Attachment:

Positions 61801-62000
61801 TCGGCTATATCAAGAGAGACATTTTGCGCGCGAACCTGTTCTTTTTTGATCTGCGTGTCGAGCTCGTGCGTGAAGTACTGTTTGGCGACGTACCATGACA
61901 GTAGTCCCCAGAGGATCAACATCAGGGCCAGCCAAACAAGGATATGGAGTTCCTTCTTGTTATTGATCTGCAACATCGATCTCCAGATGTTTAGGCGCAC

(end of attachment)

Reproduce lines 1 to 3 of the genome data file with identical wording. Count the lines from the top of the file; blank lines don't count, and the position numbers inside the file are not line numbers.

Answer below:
Positions 61801-62000
61801 TCGGCTATATCAAGAGAGACATTTTGCGCGCGAACCTGTTCTTTTTTGATCTGCGTGTCGAGCTCGTGCGTGAAGTACTGTTTGGCGACGTACCATGACA
61901 GTAGTCCCCAGAGGATCAACATCAGGGCCAGCCAAACAAGGATATGGAGTTCCTTCTTGTTATTGATCTGCAACATCGATCTCCAGATGTTTAGGCGCAC